Now before I go into this, you could argue that each fight is its own special surprise.  Sure, to an extent you're right; there are definitely surprising moments on streams during certain events, but I want to experience the surprise on a personal level, not vicariously through another player or have it spoiled before I even can preorder the game.  I think a lot of newer games are guilty of this, but fighting games, especially Street Fighter 5, have been pretty bad with this.  I am no marketing expert in any way shape or form, but I'm not a fan of slowly revealing characters and leaving almost no surprises -- or having a campaign that makes me think there won't be any.  To be honest, the Street Fighter 5 data mining incidents makes me feel that some people feel similarly.  Even worse, the information mined was future DLC!  (Unless it's all a very elaborate ruse.)
There are probably a lot of reasons why characters are revealed at big gaming events; it maintains hype, and there are probably marketing deals made between the event and the game publisher -- thanks, James Chen for that knowledge bomb.  To be honest, the long haul part doesn't bother me that much, it's the fact that you know everything upon getting the game.  There are no secrets or surprises really.  People have been streaming the game, all the characters get revealed.  It just takes the excitement out of it -- for me.
This is a rather weak complaint, because, despite my feelings, I know from a competitive aspect, secrets and locked content and surprises are actually problematic.  Could you imagine if there was a character select code for a character that no one knew about at an event like Capcom Cup?!  People would lose their shit!
Anyway, the most prevalent real world example is Shinnok from Mortal Kombat X.  I forget the tourney, but it was almost right after the game's release, and not everyone had taken the time to play Story Mode to unlock him -- because not everyone cares about that -- so a few matches were delayed because they had to find a console that had Shinnok unlocked.  Personally, I'm still a fan of locked content as a reward if said content is unimportant to gameplay such as character colors or costumes OR if players can buy the content without having to do whatever has to be done to unlock the character.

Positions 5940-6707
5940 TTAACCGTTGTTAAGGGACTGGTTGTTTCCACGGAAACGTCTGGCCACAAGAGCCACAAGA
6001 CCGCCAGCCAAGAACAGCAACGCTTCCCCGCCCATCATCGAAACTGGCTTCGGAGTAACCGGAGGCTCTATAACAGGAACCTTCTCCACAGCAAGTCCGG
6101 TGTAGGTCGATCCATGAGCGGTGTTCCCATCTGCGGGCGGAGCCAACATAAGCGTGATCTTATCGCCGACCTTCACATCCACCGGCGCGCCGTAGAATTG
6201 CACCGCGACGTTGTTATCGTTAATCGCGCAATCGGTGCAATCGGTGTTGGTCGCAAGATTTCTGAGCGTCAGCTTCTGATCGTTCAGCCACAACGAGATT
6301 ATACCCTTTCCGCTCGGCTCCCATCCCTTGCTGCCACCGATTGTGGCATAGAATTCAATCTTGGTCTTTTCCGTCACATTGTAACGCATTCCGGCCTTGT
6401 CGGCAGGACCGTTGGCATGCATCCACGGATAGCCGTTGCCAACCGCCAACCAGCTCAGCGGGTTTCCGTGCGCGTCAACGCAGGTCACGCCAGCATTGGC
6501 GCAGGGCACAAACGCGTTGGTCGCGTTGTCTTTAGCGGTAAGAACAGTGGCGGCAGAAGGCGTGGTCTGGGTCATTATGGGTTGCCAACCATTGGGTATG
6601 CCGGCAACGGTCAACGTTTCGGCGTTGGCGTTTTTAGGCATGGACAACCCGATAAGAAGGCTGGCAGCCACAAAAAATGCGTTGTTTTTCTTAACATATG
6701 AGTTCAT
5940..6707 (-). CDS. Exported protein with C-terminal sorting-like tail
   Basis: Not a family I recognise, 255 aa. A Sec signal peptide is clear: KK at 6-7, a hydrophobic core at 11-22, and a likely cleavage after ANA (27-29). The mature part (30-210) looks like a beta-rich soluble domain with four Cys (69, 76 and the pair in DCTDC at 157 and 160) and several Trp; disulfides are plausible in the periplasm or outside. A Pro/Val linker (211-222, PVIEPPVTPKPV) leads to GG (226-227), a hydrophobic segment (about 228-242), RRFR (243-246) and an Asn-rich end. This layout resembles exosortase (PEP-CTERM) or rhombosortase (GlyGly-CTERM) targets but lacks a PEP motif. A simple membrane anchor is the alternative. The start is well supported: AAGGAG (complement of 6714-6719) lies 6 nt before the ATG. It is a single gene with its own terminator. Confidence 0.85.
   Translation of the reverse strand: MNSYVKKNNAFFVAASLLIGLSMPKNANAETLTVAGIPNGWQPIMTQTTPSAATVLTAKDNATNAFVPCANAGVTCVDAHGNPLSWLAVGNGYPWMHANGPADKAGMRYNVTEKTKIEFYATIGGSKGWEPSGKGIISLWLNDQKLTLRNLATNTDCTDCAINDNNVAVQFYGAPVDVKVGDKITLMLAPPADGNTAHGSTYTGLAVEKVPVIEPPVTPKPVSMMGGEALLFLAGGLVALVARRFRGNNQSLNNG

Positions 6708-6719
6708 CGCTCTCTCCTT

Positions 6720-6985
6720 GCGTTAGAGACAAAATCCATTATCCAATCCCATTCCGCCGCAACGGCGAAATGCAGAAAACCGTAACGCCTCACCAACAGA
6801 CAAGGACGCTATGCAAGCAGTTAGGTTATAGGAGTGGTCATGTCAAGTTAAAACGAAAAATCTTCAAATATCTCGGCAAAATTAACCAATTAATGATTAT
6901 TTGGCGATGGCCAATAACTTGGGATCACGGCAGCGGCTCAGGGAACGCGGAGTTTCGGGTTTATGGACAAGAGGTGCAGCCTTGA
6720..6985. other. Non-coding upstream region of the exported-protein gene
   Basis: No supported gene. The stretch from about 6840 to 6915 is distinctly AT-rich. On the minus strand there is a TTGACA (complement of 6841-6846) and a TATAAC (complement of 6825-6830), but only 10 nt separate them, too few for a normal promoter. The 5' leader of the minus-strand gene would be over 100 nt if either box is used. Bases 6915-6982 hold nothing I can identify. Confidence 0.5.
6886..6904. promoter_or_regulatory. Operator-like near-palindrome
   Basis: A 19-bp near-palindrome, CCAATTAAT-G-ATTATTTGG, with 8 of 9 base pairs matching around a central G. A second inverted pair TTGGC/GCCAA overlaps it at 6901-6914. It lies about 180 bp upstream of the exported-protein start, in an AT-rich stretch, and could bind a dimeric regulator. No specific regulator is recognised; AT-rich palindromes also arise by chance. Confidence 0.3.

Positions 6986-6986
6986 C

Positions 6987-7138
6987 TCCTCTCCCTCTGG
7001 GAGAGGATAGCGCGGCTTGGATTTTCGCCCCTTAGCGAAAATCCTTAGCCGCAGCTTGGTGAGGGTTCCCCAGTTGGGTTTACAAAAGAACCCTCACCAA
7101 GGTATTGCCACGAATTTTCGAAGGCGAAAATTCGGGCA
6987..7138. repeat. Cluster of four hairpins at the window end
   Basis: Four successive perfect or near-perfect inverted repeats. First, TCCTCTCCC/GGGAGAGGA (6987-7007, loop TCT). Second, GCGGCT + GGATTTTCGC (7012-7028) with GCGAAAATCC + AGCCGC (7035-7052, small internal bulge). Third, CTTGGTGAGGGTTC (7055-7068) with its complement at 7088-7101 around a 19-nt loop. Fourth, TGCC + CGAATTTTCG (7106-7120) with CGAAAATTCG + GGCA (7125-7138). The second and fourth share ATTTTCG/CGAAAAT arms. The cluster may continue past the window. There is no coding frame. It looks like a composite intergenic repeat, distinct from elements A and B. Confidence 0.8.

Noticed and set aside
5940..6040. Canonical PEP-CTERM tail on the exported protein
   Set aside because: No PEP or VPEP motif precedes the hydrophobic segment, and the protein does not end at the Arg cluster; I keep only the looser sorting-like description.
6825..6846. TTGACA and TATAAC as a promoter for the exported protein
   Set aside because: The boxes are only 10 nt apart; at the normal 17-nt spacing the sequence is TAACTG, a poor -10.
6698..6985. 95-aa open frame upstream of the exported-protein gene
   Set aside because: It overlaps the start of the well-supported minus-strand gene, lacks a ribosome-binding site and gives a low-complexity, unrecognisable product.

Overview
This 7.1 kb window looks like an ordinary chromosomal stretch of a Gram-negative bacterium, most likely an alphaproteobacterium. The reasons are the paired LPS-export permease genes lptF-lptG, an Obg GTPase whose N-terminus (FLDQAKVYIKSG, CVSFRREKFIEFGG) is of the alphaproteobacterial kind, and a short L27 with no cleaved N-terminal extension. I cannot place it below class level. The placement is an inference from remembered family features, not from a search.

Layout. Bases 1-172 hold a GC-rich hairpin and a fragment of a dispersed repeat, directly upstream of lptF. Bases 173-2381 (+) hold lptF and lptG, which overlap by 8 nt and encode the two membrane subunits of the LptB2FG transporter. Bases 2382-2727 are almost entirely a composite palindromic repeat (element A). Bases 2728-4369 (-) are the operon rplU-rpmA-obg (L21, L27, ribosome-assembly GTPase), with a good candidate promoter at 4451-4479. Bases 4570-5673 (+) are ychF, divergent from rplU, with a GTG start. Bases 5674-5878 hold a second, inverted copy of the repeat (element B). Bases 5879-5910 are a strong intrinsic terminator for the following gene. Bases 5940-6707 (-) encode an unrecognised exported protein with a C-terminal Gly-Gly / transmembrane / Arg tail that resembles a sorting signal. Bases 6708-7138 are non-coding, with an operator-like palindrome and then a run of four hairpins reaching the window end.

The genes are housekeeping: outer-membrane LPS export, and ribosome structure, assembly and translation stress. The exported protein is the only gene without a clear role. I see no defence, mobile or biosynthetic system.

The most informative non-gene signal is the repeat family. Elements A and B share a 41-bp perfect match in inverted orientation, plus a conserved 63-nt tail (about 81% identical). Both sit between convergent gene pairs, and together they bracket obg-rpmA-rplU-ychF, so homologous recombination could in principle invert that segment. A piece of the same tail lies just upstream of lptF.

Wait, so do you like fighting games?

Replace lift with play fighting games, and I think the analogy works?  Maybe?  I don't know, I'm tired.

I do.  I think a combination of things have affected my love of the genre, one being that I realized don't like what the typical player of the genre likes.  I tried to think of what I really liked, and I thought of this concept of repeated performance with goals.
A lot of games involve doing the same thing over and over with mechanical changes over time while working towards an ultimate goal.  Some games allow for more improvisation and experimentation than others, and I definitely felt like fighting games were a genre that exhibited this.  It definitely is doing a lot of the same things over and over, but there's variety -- brought on through the characters and game's mechanics -- that I found really enjoyable.  When changes were made to a game's systems such as in Edge Master or the Mortal Kombat 9's Challenge Tower, there's even more variety added, and these modes have definite goals.
Maybe sometimes I want a break from the Rat Race in my hobbies.

Now, notice that I didn't say competition is not my favorite part.  And maybe I have been playing fighters incorrectly because I haven't been seeking that.  Maybe I'm just a filthy casual that shouldn't even play fighting games.  Based on my concept of repeated performance, why isn't playing online with new people enough?  Again, one issue is there is no real goal I'm working towards besides the intangible "bettering myself" -- or decals for my user accounts.  Even as small in-game rewards, the varied modes mentioned previously do offer a goal of some kind, they end.  Also, online, the mechanics of the game don't change and though humans definitely offer a different and more difficult challenge when compared to AI, I do find a lot of repeated tactics, characters, etc., and with no real goal it just starts to feel pointless if not frustrating.